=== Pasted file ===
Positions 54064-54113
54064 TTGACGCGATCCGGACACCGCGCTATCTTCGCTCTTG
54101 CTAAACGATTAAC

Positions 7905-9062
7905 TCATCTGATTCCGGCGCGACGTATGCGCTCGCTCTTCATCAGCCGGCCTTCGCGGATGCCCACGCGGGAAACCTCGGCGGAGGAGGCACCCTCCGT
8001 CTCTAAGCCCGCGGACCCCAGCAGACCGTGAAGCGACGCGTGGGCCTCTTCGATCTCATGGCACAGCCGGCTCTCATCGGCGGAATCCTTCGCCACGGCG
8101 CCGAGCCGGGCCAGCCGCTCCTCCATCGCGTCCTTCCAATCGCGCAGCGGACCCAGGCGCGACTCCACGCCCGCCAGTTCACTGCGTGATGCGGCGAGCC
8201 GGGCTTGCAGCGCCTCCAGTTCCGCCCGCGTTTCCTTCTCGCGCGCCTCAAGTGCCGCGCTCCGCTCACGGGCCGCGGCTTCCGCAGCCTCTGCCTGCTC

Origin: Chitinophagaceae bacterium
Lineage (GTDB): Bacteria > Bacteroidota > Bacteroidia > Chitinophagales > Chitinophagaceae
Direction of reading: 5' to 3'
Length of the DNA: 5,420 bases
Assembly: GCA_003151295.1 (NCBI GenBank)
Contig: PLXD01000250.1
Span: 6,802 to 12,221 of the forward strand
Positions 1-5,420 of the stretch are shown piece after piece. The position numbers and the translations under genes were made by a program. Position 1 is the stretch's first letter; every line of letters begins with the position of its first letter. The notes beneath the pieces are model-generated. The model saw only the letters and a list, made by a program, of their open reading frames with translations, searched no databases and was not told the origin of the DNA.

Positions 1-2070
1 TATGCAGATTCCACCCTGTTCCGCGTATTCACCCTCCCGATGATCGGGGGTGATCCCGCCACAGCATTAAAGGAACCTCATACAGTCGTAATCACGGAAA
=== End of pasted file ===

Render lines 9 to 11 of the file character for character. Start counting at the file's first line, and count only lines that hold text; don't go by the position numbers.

Origin: Chitinophagaceae bacterium
Lineage (GTDB): Bacteria > Bacteroidota > Bacteroidia > Chitinophagales > Chitinophagaceae
Direction of reading: 5' to 3'